INDIANAPOLIS, Ind. – There was intermittent laughter, an unquestioned level of optimism and unbridled enthusiasm as Andrew Luck embarked on – brace yourself – year 8.
It’s amazing the difference 12 months can make with anyone, let alone the face and foundation of the Indianapolis Colts.
Last year at this time, Luck still was in the early stages of Rehab 2.0 following surgery on his right shoulder. As the Colts convened for the start of their offseason program, their leader wasn’t even throwing a football.
In that regard, nothing has changed.
“I haven’t thrown at all,’’ Luck revealed Monday afternoon as the Colts again opened preparations for the upcoming season with their offseason program.
That constituted non-breaking news.
This time, it’s been Luck’s decision to exclude throwing from the initial phase of his offseason regimen. For now.
“I’ll have a plan,’’ he said.
Suffice it to say these are the best of times for Andrew Luck, who emerged from the worst of times – surgery in January 2017, a stalled rehabilitation, missing all of ’17 – to last season re-establishing himself as one of the NFL’s upper-tier quarterbacks. The Colts ended a three-year playoff drought by winning nine of their last 10 games. They posted a first-round win at Houston before being overwhelmed at Kansas City.
“Yeah, going into (year) 8,’’ Luck said. “It’s awesome.’’
For the first time since injuring his right shoulder in week 3 of the 2015 season, he was able to actually enjoy the offseason.
Instead of working to regain strength in his right shoulder, Luck and long-time companion Nicole Pechanec were married in Prague in late March.
Instead of fighting demons dancing in his head that instilled doubt whether he’d actually ever play again, Luck, well, danced. He and Los Angeles Angels standout Mike Trout were the co-stars of a “Dueling Disco’’ commercial by BodyArmor.
Marriage, Luck insisted, is “great. It’s great. We’ve been together for a decade, so not much has changed besides the ring on the finger and she’s got great insurance now. That’s good.
“But it’s been awesome. It’s the best day of my life and probably the best offseason I’ve ever had.’’
Again, Luck finally was able to decompress following the lopsided loss to the Chiefs, but only after forcing himself to do so.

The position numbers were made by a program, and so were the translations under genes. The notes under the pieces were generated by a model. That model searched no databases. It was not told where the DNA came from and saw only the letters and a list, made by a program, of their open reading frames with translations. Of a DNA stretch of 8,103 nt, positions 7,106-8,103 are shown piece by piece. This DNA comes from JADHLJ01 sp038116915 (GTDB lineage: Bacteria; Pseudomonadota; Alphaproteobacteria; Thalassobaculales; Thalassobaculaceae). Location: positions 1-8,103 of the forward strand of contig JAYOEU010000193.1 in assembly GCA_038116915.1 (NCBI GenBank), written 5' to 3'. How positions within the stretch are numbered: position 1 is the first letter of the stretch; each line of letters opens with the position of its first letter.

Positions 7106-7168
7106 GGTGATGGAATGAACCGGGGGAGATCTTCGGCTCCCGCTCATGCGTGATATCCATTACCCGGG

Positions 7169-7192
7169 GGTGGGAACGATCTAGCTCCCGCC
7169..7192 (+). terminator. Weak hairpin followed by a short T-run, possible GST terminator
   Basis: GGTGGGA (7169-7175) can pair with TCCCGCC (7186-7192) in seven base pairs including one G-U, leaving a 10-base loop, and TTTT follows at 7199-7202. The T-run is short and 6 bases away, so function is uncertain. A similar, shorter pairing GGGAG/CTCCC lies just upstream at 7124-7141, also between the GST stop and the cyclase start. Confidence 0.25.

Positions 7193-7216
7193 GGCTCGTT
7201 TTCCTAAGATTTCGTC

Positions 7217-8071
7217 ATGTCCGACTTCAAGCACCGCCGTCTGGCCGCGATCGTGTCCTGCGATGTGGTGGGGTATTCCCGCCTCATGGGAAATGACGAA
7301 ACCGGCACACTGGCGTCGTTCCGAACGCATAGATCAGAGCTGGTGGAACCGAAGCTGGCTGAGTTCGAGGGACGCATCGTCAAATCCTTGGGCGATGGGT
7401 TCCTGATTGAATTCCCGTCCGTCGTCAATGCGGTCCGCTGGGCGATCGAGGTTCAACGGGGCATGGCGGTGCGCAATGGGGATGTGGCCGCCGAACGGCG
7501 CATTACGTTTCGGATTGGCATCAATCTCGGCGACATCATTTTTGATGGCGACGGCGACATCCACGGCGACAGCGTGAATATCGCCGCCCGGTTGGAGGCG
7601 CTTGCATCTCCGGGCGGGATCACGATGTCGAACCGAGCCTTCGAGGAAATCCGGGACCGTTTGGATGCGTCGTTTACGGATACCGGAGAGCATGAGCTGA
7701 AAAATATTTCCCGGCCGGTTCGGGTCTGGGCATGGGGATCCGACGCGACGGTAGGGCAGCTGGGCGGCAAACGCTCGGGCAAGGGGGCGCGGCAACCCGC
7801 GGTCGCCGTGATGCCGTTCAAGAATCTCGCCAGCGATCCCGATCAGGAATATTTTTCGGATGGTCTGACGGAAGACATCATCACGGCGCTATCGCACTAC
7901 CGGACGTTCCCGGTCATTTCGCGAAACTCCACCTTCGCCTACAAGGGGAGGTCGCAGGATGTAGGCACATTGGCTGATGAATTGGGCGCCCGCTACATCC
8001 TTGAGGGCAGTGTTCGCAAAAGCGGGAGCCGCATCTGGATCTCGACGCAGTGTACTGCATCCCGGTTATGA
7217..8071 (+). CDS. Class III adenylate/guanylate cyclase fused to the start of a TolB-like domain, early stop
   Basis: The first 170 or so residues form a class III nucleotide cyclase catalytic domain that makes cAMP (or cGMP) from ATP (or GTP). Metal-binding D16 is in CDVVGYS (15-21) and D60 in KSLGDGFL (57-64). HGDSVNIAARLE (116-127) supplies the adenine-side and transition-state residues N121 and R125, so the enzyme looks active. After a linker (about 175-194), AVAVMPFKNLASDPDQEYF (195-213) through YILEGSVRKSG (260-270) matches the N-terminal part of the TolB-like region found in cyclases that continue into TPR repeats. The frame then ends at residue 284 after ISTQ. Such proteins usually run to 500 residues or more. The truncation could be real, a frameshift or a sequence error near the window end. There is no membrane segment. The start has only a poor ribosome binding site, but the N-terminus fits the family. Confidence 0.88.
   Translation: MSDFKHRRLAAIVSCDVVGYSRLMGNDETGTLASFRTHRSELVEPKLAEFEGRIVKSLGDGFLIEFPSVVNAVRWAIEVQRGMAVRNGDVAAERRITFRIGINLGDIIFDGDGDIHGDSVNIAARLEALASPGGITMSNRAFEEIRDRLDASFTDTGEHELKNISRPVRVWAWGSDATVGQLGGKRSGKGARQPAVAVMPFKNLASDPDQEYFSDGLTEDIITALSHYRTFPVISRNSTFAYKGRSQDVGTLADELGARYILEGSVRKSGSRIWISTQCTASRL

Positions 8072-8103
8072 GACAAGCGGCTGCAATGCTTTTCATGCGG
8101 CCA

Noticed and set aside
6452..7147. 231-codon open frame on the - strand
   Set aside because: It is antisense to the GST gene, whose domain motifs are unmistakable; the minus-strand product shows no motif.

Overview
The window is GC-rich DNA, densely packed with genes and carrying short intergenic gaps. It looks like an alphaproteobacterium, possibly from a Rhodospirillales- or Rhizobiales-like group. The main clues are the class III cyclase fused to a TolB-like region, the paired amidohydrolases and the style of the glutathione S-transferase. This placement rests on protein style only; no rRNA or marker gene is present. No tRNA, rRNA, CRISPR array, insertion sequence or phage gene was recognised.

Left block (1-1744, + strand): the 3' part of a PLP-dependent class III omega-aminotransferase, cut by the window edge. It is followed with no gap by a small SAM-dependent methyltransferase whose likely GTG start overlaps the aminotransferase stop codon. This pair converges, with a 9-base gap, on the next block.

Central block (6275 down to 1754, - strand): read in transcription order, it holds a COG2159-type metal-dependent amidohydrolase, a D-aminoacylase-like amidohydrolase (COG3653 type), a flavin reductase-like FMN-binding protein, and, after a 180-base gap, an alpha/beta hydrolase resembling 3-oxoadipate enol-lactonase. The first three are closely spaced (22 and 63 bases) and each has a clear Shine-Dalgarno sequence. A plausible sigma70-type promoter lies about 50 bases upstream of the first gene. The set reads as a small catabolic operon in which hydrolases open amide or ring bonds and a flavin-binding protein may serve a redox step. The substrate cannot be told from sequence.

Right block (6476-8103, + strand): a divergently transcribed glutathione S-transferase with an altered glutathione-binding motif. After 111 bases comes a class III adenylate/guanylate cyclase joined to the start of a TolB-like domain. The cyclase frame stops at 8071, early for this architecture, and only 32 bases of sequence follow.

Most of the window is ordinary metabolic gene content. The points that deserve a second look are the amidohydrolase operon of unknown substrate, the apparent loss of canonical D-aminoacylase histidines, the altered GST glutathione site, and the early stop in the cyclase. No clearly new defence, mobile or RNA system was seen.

“I actually got away, truly,’’ he said. “It took a little bit. I didn’t realize that still I was a little bit on edge from the season, even a month or two afterwards.
“But finally got a chance to get away.’’
He finally heeded the advice of general manager Chris Ballard.
“He kind of challenged me to turn my mind off in a sense,’’ Luck said. “It took a while, but I did get away. I feel refreshed. I got a chance to catch up with a lot of family and friends and folks, and obviously getting married.
“It was a very nice offseason.’’
Initially, he added, it was “weird’’ when he finally was able to get away from it all. Circumstances – surgery and extensive rehab – had greatly tipped the personal-professional offseason balance toward the latter.
“I couldn’t get off that high, if that makes sense,’’ he said. “Emotionally it felt weird not going to work for a while. It took a while to say, ‘This is OK to reset.’
“But I do think it was necessary. Also a chance to regroup, refresh.’’
Now that he’s back to work, Luck can focus on what he does so well, which is serve as the catalyst for a franchise determined to win at least one more Lombardi Trophy to sit alongside the one it captured with the Super Bowl XLI win over the Chicago Bears following the 2006 season.
The Colts went into last season as something of an NFL afterthought. Now, they’re among the top-10 favorites to reach Super Bowl LIV in South Florida.
“Every year is different. Faces are different. People are different,’’ Luck said. “The expectations are that you improve and that you have to improve and that’s about the process. Getting the most out of yourself and the most out of each other.
“Certainly we have goals and the goals are the same as last year. You want to win the Super Bowl. You want to win your division. You want to make it to the playoffs. It’s about what we’re doing today to improve. That’ll stay the same every day.’’
Individually, Luck is committed to seizing “ownership’’ of Reich’s offense and being better at getting the Colts into positive plays and steering clear of negative situations. He wants to cut down on his interceptions (15 last season), increase his touchdowns (39 in ’18, second only to Patrick Mahomes’ 50) and boost his completion percentage (a career-best 67.1 a year ago).
“There’s certainly a challenge for myself this offseason and one I’m looking forward to,’’ he said.
If that checklist is adequately dealt with, perhaps Luck can work on his dance moves in case there’s a Dueling Discos II.
His initial reaction when BodyArmor approached regarding the commercial: No thanks.
“My initial reaction to just about everything is ‘No,’’ Luck said with a smile. “And then I thought about it and talked to my agent. He said Mike Trout was interested and I admire him very much.
“I thought about it and said, ‘Why not?’ I think I feel more comfortable making fun of myself than trying to be cool. A chance to make fun of myself was alright.’’
David Shaw, Luck’s coach at Stanford, saw the commercial. So did Shaw’s kids.
“David Shaw emailed me and said his kids made him rewind it four or five times,’’ Luck said. “And I know his kids pretty well.’’
The dance moves were taught by a “very good choreographer,’’ he said, “but yes, that was me. I can’t own those moves. Maybe next offseason I can own those moves.’’
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